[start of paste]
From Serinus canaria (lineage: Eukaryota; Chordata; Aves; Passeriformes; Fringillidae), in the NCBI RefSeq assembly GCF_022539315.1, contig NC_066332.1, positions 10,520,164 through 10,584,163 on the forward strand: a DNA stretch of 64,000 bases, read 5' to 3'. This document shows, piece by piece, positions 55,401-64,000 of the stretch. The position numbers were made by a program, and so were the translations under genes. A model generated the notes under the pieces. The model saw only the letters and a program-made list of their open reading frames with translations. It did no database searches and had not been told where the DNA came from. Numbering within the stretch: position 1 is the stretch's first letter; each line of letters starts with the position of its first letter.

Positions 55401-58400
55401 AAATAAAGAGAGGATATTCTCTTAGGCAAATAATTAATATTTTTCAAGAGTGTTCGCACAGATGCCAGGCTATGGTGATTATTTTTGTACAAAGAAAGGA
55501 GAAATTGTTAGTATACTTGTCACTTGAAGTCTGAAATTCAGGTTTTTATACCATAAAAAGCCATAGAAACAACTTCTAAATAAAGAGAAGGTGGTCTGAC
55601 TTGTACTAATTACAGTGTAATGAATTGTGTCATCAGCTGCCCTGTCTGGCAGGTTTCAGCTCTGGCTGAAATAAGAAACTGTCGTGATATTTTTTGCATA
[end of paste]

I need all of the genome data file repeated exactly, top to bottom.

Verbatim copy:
From Serinus canaria (lineage: Eukaryota; Chordata; Aves; Passeriformes; Fringillidae), in the NCBI RefSeq assembly GCF_022539315.1, contig NC_066332.1, positions 10,520,164 through 10,584,163 on the forward strand: a DNA stretch of 64,000 bases, read 5' to 3'. This document shows, piece by piece, positions 55,401-64,000 of the stretch. The position numbers were made by a program, and so were the translations under genes. A model generated the notes under the pieces. The model saw only the letters and a program-made list of their open reading frames with translations. It did no database searches and had not been told where the DNA came from. Numbering within the stretch: position 1 is the stretch's first letter; each line of letters starts with the position of its first letter.

Positions 55401-58400
55401 AAATAAAGAGAGGATATTCTCTTAGGCAAATAATTAATATTTTTCAAGAGTGTTCGCACAGATGCCAGGCTATGGTGATTATTTTTGTACAAAGAAAGGA
55501 GAAATTGTTAGTATACTTGTCACTTGAAGTCTGAAATTCAGGTTTTTATACCATAAAAAGCCATAGAAACAACTTCTAAATAAAGAGAAGGTGGTCTGAC
55601 TTGTACTAATTACAGTGTAATGAATTGTGTCATCAGCTGCCCTGTCTGGCAGGTTTCAGCTCTGGCTGAAATAAGAAACTGTCGTGATATTTTTTGCATA